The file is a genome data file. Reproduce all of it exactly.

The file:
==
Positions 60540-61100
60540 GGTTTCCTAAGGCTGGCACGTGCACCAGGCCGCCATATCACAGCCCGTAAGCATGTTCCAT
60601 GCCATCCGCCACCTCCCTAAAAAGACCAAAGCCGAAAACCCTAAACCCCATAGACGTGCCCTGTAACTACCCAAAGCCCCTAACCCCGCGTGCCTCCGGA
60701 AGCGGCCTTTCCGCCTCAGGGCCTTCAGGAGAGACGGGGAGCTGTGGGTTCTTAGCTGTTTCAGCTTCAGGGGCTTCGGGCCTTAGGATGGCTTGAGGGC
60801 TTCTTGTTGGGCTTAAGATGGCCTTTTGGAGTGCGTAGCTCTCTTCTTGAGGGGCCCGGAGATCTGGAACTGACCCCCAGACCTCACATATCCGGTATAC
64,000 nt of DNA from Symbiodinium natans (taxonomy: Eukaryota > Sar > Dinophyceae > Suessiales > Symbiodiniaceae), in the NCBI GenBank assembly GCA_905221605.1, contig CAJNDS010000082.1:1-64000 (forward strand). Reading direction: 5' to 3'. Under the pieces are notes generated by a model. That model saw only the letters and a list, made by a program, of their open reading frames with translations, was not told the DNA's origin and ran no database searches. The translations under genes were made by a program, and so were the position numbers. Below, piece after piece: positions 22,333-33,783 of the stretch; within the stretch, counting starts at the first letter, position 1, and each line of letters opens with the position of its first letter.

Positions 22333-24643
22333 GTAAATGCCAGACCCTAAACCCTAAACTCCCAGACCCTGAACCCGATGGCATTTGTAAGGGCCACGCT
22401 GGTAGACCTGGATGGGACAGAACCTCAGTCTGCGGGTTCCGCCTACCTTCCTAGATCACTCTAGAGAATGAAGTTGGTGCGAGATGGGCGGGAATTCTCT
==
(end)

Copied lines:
Positions 60540-61100
60540 GGTTTCCTAAGGCTGGCACGTGCACCAGGCCGCCATATCACAGCCCGTAAGCATGTTCCAT
60601 GCCATCCGCCACCTCCCTAAAAAGACCAAAGCCGAAAACCCTAAACCCCATAGACGTGCCCTGTAACTACCCAAAGCCCCTAACCCCGCGTGCCTCCGGA
60701 AGCGGCCTTTCCGCCTCAGGGCCTTCAGGAGAGACGGGGAGCTGTGGGTTCTTAGCTGTTTCAGCTTCAGGGGCTTCGGGCCTTAGGATGGCTTGAGGGC
60801 TTCTTGTTGGGCTTAAGATGGCCTTTTGGAGTGCGTAGCTCTCTTCTTGAGGGGCCCGGAGATCTGGAACTGACCCCCAGACCTCACATATCCGGTATAC
64,000 nt of DNA from Symbiodinium natans (taxonomy: Eukaryota > Sar > Dinophyceae > Suessiales > Symbiodiniaceae), in the NCBI GenBank assembly GCA_905221605.1, contig CAJNDS010000082.1:1-64000 (forward strand). Reading direction: 5' to 3'. Under the pieces are notes generated by a model. That model saw only the letters and a list, made by a program, of their open reading frames with translations, was not told the DNA's origin and ran no database searches. The translations under genes were made by a program, and so were the position numbers. Below, piece after piece: positions 22,333-33,783 of the stretch; within the stretch, counting starts at the first letter, position 1, and each line of letters opens with the position of its first letter.

Positions 22333-24643
22333 GTAAATGCCAGACCCTAAACCCTAAACTCCCAGACCCTGAACCCGATGGCATTTGTAAGGGCCACGCT
22401 GGTAGACCTGGATGGGACAGAACCTCAGTCTGCGGGTTCCGCCTACCTTCCTAGATCACTCTAGAGAATGAAGTTGGTGCGAGATGGGCGGGAATTCTCT